I hate that many of my blogs lately have not been more positive, but I hear so many business owners sounding nervous (an understatement) about the future of their businesses, but they don’t really have any rational basis for feeling that way. I hope in some way some of my more pessimistic blogs (like today) will help small business owners put the entire ongoing financial crisis in better perspective so they can take proactive steps to protect their businesses.
A few weeks ago, I was asked to make some predictions for 2009 and how small businesses in
Credit conditions for small businesses and consumers shows no sign of loosening for 2009. Without credit, small businesses simply cannot operate with any meaningful efficiency.
Currently the Federal Deposit Insurance Corporation (FDIC) has 170 banks on the troubled bank watch list. Many of these banks will fail in the first half of 2009. Many of the failed banks will be in South Florida and
Home foreclosures are continuing at high rates throughout the
Jobless rate hit 14 year high (6.5%) in October 2008. Average jobless rate predicted to be approximately 8.0% nationwide for 2009. Real jobless rate including those unemployed who have exhausted benefits and aren’t counted will reach average of 10% for 2009.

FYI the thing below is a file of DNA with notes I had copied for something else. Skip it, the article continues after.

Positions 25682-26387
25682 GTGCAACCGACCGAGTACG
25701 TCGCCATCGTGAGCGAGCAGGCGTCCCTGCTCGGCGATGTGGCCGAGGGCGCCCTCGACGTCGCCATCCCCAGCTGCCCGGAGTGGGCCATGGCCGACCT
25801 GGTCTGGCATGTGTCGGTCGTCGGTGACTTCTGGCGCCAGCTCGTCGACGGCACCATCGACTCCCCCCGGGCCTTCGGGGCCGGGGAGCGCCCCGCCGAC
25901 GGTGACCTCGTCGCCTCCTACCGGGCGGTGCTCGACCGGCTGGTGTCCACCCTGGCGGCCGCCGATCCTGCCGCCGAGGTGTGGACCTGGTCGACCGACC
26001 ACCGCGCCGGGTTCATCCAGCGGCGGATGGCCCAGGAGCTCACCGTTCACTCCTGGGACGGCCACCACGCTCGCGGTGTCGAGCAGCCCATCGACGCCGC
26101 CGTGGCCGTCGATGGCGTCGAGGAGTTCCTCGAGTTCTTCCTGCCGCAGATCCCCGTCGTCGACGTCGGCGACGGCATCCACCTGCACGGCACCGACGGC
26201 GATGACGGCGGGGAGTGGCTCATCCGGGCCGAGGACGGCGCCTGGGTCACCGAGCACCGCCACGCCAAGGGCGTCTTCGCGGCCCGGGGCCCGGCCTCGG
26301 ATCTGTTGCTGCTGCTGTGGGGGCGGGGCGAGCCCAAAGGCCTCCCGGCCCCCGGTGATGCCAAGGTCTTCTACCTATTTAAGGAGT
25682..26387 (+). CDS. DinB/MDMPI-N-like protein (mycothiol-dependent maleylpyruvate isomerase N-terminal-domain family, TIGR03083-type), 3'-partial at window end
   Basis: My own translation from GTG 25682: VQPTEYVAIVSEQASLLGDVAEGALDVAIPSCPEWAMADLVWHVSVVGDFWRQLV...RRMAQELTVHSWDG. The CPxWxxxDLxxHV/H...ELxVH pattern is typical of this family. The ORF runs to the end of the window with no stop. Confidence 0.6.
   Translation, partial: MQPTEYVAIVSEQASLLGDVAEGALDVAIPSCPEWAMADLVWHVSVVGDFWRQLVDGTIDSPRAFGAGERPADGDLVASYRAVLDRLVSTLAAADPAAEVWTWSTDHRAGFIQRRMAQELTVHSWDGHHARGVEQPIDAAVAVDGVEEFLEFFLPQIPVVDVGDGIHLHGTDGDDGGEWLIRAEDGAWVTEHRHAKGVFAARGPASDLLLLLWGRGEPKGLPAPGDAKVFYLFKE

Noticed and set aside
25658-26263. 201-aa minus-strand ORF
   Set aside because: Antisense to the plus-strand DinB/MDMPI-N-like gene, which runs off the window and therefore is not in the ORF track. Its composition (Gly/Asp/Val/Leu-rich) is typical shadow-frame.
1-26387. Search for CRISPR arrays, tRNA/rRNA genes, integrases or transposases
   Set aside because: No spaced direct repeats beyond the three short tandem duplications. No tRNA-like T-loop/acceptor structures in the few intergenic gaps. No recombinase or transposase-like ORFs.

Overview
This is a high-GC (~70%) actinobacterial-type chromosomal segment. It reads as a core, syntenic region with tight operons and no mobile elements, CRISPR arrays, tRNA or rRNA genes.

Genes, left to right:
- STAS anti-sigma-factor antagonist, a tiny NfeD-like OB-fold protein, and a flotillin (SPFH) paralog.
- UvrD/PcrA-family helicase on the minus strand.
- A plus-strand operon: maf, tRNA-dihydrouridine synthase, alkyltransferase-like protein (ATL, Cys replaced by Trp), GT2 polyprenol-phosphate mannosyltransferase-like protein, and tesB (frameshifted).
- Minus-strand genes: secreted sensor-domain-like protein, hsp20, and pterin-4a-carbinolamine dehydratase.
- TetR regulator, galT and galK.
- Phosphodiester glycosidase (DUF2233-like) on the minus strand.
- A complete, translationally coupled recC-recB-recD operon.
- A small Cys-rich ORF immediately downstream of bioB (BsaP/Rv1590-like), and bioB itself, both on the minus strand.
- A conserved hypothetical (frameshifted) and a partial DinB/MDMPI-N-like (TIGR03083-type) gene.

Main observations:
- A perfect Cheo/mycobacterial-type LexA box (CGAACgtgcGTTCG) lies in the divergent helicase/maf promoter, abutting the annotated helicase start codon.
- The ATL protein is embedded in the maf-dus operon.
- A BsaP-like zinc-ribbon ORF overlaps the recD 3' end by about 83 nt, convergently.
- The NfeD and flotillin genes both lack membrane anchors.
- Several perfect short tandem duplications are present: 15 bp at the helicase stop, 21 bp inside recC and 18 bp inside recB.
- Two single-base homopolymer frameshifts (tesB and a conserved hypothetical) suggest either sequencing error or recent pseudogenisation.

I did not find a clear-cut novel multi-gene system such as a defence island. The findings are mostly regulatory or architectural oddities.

Retail businesses have had a terrible year and we will see many retailers and even entire shopping centers and malls close their doors during the first quarter of 2009. Many well known retailers will be included in either bankruptcy or complete closings. Many have already filed bankruptcy including
Ending 2008, there will be two kinds of retailers – those that survived, and those that didn’t. Only Wal-Mart will come out as a clear winner.
Small businesses that distribute goods or provide services to automakers, transportation, retail, and service industry businesses will have the toughest time next to retail.
Health care costs for small businesses and individuals will continue to rise. For 2006 health care costs averaged a staggering 16% of the U.S. GDP. As boomers get older, this percentage will increase, putting tremendous pressure on employers and health care recipients alike. Many small businesses will simply not be able to afford to contribute to health care costs for their employees in 2009.
With all these contributing factors impacting the economy, expect the number of personal and business bankruptcies to rise to over 2 million in 2009 which will be an all time high number. Previously, the most bankruptcies in any single year (2004) were 1.6 million.
I hate to make these predictions, but I see the bottom line is one of survival for 2009 for small businesses being affected by the economy.